Thursday, November 6, 2008

What Makes A Good Campaign History Book?

There is another fascinating piece to the Lost Cause mythology that we will soon be examining, and that is the emphasis that was and still is placed on the war in the Eastern Theater with the primary combatants being the Union Army of the Potomac vs the Confederate Army of Northern Virginia. To the detriment of this bias has been attention to the fighting and events that took place in the Western Theater, which encompasses the Trans-Mississippi and Tennessee Departments (among others) of both North and South. I have a solid background in the battles in the West, but not on par with my knowledge of the fighting in the East. To remedy this, I have lined up a nice array of campaign histories which I will review as I work through them, the first of which is Wiley Sword's "Shiloh, Bloody April" which I recently finished and will review soon. To follow are works by Peter Cozzens and Noah Alan Trudeau, among others. There are multiple requirements to satisfy in crafting a complete and accurate campaign history. Here are a few which we'll be using in our analysis of these books.
1. establishing a good context for how the battle came upon the opposing forces, and what the goals of each army where for the campaign.
2. providing a succinct introduction into the personalities leading each force, their idiosyncracies, motivations, foibles, etc.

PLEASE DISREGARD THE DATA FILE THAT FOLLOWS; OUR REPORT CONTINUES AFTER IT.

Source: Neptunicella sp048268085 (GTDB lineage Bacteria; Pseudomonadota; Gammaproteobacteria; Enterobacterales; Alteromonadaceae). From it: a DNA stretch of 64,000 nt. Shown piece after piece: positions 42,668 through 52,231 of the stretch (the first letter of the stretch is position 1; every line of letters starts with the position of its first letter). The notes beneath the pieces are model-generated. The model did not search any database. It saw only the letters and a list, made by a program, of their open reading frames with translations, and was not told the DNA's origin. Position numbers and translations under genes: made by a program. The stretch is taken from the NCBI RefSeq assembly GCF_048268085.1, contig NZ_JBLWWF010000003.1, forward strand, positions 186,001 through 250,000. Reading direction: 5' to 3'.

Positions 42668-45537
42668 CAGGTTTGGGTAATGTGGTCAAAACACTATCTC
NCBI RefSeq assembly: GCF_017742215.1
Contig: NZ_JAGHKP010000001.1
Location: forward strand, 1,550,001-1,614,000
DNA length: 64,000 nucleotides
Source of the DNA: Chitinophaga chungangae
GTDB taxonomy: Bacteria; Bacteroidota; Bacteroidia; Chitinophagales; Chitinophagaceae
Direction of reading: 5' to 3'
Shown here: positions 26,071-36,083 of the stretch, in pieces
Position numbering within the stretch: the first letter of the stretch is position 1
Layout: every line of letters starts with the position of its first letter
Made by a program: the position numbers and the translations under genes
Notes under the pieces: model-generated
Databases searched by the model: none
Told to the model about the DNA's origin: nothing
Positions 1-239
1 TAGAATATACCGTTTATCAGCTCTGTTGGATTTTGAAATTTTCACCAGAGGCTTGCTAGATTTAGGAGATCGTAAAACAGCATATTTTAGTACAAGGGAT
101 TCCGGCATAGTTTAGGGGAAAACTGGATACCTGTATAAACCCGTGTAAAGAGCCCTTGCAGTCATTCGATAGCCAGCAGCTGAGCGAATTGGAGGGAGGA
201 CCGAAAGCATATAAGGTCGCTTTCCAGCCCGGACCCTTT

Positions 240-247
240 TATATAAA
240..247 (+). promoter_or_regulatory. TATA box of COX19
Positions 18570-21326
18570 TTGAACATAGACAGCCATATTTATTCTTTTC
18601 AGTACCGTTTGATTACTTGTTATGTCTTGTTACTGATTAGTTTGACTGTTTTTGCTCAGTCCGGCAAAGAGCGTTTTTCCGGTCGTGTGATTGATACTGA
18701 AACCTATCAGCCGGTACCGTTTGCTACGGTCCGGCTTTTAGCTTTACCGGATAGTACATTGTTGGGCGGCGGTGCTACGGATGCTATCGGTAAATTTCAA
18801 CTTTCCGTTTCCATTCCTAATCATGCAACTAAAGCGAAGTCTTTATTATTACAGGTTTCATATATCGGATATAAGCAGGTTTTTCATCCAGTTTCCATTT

3. having plenty of accurate, detailed, and readable battle maps to follow the flow of the action, otherwise the regiments, brigades, landmarks, rivers, etc become one big jumble in the text.
4. presenting a complete order of battle as an appendix, to figure out which element was under who, and what the chain of command looked like.
5. giving a view into the common soldier's view of the fighting, ie, put the reader on the ground with the men in the smoke and fire. It's one thing to read a general's after-action report, but the real emotion and power comes in learning about how young men bore up under such extreme and terrifying circumstances.
6. balance, balance, balance. There must be equal attention paid to both sides. A good campaign history should be neither trumpeting the victors nor an apologia for the losers. These battles are so complex, it's importance that the errors and bravery on both sides have a moment of clarity.
7. having a clear presentation of the aftermath of the campaign; were aims met, was anything in particular precipitated by the action, where would the armies go from there.
Keeping these properties in mind will help give a foundation for analysis in moving forward with these texts; I know there are probably other thoughts, please add them by putting in a comment.

No comments: